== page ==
You can try overwriting it with the dd command in a live Linux distro. Or with any other suitable utility that can boot from USB (I mean Windows being not booted, has nothing to do with the Net). Since you say it hangs within your Windows installation. Or maybe from another PC. I personally boot Jetico BCWipe from USB for this purpose. The free trial is good enough for what you need, it allows one-pass wiping. Or maybe you're more interested in salvaging the data or keeping the volume(s) intact?

#3 Wonko the Sane

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Posted 05 July 2017 - 07:20 AM

@bp2017

 

I hate to be the bearer of bad news, but all the symptoms you report are compatible with a failing hard disk. :(

 

From what you report it is also doubtful that you may be able to recover from it data. :ph34r:

 

It is well possible that the issue is only with some particular sectors (like the first absolute one, the MBR) or with some areas only of the hard disk platter(s), Diskpart (or a booting OS) attempts to access them and since no data (or corrupted data) is returned the system hangs or becomes irresponsive.

There is a teeny-tiny probability that the hard disk (the platters and heads) are just fine and there is an issue in the electronics of the controller, in such cases it is usually possible to "transplant" a controller board from an identical disk drive, but since several years this implies the need to desolder a chip from the original board and re-solder it on the "donour" one, not something that can be normally considered DIY.

 

The usual procedure in this case is:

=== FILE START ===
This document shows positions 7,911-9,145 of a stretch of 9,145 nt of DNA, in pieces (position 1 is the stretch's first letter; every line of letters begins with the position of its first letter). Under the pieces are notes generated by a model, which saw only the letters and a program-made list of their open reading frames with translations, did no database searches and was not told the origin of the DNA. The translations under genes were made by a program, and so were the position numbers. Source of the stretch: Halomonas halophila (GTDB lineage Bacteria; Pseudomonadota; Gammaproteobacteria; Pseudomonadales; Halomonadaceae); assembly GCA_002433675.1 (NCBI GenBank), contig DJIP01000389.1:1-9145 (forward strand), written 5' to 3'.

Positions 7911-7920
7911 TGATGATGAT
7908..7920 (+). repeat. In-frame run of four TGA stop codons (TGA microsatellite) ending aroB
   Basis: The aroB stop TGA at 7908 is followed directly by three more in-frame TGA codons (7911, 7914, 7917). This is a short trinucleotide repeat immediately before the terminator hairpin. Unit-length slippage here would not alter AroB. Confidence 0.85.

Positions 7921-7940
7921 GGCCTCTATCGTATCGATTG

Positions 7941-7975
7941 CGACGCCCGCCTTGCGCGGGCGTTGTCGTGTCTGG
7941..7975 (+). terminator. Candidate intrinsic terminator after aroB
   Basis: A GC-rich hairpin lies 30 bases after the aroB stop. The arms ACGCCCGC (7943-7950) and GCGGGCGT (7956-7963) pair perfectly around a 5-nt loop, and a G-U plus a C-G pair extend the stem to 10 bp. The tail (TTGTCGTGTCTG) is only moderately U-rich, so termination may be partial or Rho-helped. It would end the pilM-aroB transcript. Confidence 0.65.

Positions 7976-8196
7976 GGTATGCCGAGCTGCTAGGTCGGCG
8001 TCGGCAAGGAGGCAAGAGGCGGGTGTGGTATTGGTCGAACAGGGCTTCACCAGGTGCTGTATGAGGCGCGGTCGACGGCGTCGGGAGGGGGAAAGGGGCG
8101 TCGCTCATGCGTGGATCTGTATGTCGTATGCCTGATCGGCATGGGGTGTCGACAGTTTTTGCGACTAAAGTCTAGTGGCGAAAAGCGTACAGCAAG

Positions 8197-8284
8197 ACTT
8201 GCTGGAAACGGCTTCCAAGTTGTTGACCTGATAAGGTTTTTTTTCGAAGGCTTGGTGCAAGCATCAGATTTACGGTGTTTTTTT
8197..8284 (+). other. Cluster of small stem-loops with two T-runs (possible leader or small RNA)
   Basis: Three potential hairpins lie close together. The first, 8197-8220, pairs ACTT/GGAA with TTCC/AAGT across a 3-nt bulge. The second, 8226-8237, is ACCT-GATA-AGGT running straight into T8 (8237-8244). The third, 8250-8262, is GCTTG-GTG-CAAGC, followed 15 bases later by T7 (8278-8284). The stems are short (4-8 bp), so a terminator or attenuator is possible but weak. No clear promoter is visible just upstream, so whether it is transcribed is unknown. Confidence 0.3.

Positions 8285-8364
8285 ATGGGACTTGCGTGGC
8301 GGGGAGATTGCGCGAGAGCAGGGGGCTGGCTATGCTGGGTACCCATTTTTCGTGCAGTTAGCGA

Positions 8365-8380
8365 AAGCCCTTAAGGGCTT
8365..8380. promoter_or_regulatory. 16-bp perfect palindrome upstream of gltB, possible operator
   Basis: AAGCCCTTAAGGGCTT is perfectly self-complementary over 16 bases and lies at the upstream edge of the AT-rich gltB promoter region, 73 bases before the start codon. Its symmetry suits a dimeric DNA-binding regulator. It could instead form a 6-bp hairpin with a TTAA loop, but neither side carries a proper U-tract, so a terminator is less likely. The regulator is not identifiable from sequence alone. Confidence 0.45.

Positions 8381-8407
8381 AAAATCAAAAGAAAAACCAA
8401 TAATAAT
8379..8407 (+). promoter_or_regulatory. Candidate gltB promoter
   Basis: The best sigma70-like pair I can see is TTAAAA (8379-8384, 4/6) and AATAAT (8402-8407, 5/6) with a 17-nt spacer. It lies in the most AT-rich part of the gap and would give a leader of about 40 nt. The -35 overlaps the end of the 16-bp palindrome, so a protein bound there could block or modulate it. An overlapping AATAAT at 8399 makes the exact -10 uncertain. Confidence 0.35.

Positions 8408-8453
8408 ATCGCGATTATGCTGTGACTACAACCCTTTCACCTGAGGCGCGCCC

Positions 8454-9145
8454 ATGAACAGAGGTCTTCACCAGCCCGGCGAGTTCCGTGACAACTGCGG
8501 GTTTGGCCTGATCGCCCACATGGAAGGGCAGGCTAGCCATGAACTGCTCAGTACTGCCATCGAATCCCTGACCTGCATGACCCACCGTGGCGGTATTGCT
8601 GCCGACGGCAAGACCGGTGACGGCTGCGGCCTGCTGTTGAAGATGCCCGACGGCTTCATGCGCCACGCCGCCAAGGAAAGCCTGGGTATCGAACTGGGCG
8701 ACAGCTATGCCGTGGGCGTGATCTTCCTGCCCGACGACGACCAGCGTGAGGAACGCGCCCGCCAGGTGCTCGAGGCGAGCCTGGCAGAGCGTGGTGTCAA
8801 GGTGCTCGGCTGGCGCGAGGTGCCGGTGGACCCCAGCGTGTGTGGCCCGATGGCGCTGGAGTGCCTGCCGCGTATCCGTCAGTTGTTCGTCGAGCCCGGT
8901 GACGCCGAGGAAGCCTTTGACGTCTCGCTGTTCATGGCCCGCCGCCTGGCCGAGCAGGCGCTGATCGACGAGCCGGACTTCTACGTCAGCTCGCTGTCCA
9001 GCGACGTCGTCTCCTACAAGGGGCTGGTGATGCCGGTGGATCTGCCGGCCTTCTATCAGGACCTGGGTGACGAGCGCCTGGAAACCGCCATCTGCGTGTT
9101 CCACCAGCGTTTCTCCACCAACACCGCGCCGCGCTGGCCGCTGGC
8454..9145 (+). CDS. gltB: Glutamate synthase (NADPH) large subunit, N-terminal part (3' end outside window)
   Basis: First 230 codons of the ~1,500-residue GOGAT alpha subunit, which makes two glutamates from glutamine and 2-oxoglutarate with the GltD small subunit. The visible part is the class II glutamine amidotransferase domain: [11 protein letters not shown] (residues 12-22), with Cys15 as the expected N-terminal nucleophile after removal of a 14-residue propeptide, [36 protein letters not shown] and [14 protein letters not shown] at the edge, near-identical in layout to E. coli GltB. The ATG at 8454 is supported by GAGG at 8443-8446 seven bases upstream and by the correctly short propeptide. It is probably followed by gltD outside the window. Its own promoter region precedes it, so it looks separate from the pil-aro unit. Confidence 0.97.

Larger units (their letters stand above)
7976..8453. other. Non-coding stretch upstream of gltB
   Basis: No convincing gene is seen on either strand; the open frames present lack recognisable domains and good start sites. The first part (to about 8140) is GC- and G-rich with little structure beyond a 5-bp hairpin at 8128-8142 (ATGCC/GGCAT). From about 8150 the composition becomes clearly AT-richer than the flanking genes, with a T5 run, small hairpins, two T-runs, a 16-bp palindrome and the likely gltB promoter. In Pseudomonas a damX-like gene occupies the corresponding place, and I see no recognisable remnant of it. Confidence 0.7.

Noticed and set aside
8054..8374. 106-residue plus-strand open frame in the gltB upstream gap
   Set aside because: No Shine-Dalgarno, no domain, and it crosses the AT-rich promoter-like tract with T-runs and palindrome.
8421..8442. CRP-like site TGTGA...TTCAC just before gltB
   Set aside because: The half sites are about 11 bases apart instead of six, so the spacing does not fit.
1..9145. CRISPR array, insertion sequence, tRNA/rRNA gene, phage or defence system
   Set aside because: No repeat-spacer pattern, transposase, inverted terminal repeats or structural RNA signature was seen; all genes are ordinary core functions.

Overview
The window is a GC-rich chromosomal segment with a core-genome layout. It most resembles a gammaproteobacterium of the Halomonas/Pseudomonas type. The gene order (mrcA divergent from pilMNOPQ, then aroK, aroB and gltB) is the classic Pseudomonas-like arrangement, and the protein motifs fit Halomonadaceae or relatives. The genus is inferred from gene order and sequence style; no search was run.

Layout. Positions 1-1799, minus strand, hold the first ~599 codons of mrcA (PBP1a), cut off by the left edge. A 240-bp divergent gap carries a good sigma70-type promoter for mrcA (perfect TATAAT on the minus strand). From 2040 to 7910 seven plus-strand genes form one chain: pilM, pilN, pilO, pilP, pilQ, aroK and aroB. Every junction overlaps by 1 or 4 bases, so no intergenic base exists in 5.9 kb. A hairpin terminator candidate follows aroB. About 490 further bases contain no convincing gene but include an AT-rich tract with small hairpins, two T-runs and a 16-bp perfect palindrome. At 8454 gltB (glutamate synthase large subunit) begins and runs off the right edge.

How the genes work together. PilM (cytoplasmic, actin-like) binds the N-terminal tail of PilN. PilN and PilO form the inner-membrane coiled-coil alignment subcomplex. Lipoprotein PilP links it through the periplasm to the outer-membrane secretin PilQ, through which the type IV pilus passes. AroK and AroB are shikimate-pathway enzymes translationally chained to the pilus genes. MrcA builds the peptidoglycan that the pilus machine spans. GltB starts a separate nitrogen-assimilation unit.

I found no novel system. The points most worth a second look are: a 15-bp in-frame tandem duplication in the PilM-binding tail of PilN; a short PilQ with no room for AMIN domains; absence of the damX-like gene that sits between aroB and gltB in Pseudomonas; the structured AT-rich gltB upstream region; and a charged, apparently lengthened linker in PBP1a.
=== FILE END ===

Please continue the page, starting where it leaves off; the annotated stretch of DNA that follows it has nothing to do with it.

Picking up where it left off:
1) procure yourself a disk larger than the original one and attempt making a forensic sound (or dd-like) image of the failing disk, in case use ddrescue or similar programs more suitable to failing hard disks

2) procure yourself a similar to the original disk mount it in the device and reinstall the OS

3) attempt recovering files from the image

4) once (and only once) you are satisfied with the results of the file recovery or you are reasonably convinced that no (more) files can be recovered use the hard disk manufacturer's test tools to check the disk thoroughly (as an example  the Seagate software can make two tests, a "short" test and a "long" test, BOTH need to be performed and give a "pass") 

5) if (and only if) the test is successful, wipe the disk completely

6) run again the tests as in #4 and if (and only if) the tests give a positive result, you can re-use the disk (say as backup)

 

Depending on the value you attribute to the data on the hard disk, you may want to consider to put the matter in the hands of a professional data recovery firm.

 

:duff:

Wonko


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#4 RoyM

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Posted 06 July 2017 - 12:34 AM

Good Job Wonko.

We'll make a tech outt'ya you yet.

 

Good PC/HD Troubleshooting techniques:

First, Check BIOS settings, make sure they are appropriate for target boot.

Boot to 'known good' OS or G4D, minus the suspected failed hardware. 

Test all Hardware, and/or substitute for 'known good' hardware.

If all hardware is good, continue.

(If you have sensitive material to recover, STOP HERE, and consult a professional.)

 

Replace HD cables with 'known good',  connect HD.

Power on, Make sure BIOS sees it, and includes it in setup.